Cattle futures gained on Wednesday, led by Feeder Cattle, helped along by positive outside markets and weaker Corn futures.
Feeder Cattle futures closed an average of $2.15 higher, except for 62¢ lower in spot Nov.
Live Cattle futures closed an average of $1.33 higher (90¢ to $1.92 higher).
Negotiated cash fed cattle trade was slow on light to moderate demand in Nebraska through Wednesday afternoon, according to the Agricultural Marketing Service. Dressed delivered prices were mostly $5 lower at $282/cwt. FOB live prices last week were $181.50.
Elsewhere, trade ranged from slow on light demand to a standstill with too few transactions to trend.
Last week, FOB live prices were $181/cwt. in the Texas Panhandle, $180 in Kansas and $178-$180 in the western Corn Belt. Dressed delivered prices were $283-$287 in the western Corn Belt.
Choice boxed beef cutout value was 66¢ higher Wednesday afternoon at $296.33/cwt. Select was 3¢ lower at $267.85/cwt.
Corn futures closed mostly 5¢ to 7¢ lower.
KC HRW Wheat closed 1¢ to 3¢ lower.
Soybean futures closed 1¢ to 4¢ lower through Jly ‘24 and then mostly 3¢ to 5¢ higher.
Major U.S. financial indices extended gains Wednesday, buoyed by a decline in the monthly Producer Price Index, another hopeful sign of cooling inflation.
The Dow Jones Industrial Average closed 163 points higher. The S&P 500 closed 7 points higher. The NASDAQ was up 9 points.
West Texas Intermediate Crude Oil futures (CME) closed 84¢ to $1.60 lower through the front six contracts.
Reflecting on last week’s hard selloff in Cattle futures, Stephen Koontz, agricultural economist at Colorado State University explains underlying supply and demand fundamentals did not support a continued trek higher.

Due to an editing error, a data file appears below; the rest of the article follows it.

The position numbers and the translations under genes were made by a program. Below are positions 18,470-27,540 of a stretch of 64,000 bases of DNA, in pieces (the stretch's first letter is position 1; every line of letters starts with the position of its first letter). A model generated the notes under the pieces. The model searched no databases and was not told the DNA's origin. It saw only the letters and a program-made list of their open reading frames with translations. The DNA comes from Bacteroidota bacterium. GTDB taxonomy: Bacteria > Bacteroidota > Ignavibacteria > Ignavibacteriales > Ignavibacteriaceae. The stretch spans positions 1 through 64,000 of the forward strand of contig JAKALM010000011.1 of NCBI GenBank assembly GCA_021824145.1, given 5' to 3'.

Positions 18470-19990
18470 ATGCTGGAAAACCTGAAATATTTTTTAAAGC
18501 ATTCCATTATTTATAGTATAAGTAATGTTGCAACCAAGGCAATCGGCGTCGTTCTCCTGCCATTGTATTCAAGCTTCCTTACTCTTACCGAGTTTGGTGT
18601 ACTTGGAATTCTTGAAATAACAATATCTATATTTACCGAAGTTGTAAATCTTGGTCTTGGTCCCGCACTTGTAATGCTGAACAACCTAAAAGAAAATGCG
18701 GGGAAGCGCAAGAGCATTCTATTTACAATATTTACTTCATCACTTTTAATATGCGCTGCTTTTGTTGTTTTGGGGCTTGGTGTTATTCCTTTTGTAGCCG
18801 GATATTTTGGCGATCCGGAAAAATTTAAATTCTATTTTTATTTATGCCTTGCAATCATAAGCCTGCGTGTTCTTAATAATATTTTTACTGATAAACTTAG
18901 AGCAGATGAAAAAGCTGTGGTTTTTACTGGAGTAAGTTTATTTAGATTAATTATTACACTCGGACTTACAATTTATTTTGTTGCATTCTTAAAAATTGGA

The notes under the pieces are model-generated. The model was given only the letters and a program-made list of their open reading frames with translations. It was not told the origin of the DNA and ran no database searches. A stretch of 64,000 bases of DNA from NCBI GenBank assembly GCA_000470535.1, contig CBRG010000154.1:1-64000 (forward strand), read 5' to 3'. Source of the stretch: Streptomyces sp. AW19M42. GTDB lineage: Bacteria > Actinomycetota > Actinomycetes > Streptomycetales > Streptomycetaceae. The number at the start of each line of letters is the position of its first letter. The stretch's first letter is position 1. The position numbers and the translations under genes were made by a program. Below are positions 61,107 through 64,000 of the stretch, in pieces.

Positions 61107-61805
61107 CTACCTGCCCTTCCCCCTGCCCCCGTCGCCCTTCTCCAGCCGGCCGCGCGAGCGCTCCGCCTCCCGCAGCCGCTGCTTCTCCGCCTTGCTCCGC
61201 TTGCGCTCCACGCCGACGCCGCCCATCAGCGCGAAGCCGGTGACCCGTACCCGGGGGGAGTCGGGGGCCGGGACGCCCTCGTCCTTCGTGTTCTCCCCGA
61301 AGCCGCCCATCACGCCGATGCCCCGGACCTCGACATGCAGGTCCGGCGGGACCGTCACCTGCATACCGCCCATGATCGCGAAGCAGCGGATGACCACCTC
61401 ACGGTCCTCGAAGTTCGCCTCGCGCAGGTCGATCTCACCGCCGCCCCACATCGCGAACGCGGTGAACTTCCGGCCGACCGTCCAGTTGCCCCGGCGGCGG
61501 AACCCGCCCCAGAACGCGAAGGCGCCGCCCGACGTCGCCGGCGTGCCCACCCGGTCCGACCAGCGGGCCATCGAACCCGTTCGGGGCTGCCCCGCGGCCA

“Supplies are tightening and demand has been strong but the movement to record high prices is well in advance of that which can reasonably be supported by fundamentals,” Koontz say on the latest issue of In the Cattle Markets from the Livestock Marketing Information Center.
For one thing, Koontz says it is unlikely that current marketings have reduced inventories of cattle on feed for more than 120 days and more than 150 days.
“These inventories will likely weigh on the market through the end of the year,” Koontz says. “And this perspective is confirmed by changes in steer and heifer slaughter weights. Slaughter weights have climbed six of the last eight weeks – in the face of colder weather – but also following the normal seasonal pattern. However, the overall main thing we have not observed this year is tighter supplies due to herd rebuilding. The continued marketing of heifers through fall calf sales indicates herd liquidation continues.”
Moreover, while domestic consumer beef demand remains strong, Koontz notes it is weakening quarter to quarter and year over year.